Nicholas Goldberg: In defense of long, bug-crushing, Kleenex-box sized novels
The man who wrote this novel is also one of the world’s top crime writers.
What you’re about to read is not a book review. Nor is it an analysis of my own work. Rather, it is an interview. This man is the best crime writer in our time.
The title of the book is “Moby Dick,” by Herman Melville. It’s not really a novel, but an epic in the manner of a saga.
It’s a story about a ship, named The Pequod, and about some men named Queequeg. The book is not really about sea. Nor is it a book about the sea. Rather, it’s a book about what goes on in our imaginations when we are in a state of heightened awareness.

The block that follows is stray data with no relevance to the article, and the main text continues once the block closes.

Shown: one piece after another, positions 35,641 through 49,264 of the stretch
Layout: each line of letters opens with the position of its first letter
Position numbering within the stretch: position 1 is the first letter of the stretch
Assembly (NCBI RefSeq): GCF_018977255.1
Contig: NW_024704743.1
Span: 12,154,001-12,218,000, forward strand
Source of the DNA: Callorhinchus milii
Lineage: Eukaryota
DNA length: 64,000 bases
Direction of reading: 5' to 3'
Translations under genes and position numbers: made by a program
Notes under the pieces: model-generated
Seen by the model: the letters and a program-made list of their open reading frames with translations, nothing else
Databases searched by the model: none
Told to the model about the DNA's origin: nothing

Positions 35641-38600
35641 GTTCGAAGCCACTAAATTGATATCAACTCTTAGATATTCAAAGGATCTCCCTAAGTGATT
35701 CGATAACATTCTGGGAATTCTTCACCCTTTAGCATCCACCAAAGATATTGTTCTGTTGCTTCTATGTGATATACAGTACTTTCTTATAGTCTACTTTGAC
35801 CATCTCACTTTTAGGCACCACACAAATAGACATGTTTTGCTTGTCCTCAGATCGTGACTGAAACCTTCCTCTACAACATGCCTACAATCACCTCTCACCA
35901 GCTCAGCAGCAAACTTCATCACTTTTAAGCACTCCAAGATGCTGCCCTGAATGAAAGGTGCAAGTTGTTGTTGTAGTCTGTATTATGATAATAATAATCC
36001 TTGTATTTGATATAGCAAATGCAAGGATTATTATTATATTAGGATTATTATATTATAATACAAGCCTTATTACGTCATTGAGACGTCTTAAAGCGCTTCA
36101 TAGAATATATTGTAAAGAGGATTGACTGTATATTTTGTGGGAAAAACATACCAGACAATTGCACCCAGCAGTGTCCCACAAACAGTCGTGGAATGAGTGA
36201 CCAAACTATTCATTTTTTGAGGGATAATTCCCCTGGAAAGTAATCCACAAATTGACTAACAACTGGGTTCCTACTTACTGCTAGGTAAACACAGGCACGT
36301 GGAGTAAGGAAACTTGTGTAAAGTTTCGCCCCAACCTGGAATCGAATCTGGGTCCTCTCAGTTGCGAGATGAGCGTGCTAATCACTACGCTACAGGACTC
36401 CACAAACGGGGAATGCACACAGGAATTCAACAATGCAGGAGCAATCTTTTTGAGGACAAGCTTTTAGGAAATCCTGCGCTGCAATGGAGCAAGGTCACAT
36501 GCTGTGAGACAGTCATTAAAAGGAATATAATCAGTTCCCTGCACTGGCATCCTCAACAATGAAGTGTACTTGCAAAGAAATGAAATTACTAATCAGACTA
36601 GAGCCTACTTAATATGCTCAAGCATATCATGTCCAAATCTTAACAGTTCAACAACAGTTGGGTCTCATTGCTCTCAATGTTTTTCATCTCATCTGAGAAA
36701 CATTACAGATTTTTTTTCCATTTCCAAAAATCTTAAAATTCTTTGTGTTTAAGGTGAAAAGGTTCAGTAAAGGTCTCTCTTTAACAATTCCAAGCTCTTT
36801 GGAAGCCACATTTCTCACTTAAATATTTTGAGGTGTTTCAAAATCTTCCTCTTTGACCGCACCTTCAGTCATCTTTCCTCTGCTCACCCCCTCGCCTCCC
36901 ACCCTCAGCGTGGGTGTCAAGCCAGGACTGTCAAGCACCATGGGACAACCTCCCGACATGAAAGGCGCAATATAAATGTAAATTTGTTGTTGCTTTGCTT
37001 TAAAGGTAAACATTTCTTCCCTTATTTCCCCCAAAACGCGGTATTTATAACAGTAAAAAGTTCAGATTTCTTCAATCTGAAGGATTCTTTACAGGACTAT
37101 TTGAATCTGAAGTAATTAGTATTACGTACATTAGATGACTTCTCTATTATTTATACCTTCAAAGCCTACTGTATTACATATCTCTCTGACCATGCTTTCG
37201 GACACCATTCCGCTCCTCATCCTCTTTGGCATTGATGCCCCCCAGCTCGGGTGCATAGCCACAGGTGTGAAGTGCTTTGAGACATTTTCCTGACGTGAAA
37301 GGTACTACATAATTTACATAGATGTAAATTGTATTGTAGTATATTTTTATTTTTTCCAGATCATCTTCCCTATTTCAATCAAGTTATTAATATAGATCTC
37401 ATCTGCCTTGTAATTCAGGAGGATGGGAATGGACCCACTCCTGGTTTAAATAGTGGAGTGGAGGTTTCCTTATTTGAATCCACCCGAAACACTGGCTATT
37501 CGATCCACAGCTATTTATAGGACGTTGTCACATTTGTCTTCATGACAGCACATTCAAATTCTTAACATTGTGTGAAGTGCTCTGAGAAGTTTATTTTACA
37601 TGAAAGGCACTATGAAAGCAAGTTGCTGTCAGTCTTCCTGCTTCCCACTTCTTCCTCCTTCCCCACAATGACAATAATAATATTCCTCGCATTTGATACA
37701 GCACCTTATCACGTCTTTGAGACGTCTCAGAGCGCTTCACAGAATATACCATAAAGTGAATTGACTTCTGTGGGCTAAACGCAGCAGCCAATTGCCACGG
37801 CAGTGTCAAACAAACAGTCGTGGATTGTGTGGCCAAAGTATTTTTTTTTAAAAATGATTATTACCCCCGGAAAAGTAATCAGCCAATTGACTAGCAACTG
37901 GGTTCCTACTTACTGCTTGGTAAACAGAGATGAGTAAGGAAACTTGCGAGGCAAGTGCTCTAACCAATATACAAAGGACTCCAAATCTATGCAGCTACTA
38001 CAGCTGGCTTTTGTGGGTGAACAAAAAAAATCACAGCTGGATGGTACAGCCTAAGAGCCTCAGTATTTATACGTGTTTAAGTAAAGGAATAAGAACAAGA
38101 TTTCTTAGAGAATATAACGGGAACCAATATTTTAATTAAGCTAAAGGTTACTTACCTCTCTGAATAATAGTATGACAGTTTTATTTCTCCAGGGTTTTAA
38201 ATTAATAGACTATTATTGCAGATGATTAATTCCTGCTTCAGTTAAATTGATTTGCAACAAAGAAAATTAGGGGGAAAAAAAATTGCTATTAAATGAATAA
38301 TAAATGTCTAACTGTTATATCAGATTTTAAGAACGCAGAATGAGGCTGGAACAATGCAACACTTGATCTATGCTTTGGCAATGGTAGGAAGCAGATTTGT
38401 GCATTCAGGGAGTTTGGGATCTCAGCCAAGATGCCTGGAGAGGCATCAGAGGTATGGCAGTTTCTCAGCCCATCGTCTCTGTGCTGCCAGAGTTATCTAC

It’s about what we do to imagine ourselves at all.
A few years ago, when he was in his late sixties, an editor of mine gave me a copy of “Moby Dick” to read. When the book is fully immersed in the mind of Melville, it’s like nothing else I’d read since The Hobbit.
I’d found that I needed only a few pages to absorb the whole book. That’s because the book is about men and women who are not really who they think they are. Melville’s characters are not what the reader expects.
The book takes place in a world that is not ours. It’s not a story of our world. It is a story of another world.
What you’re about to read is a book review.
Why am I giving you a book review on this blog? Well, it’s about books. It’s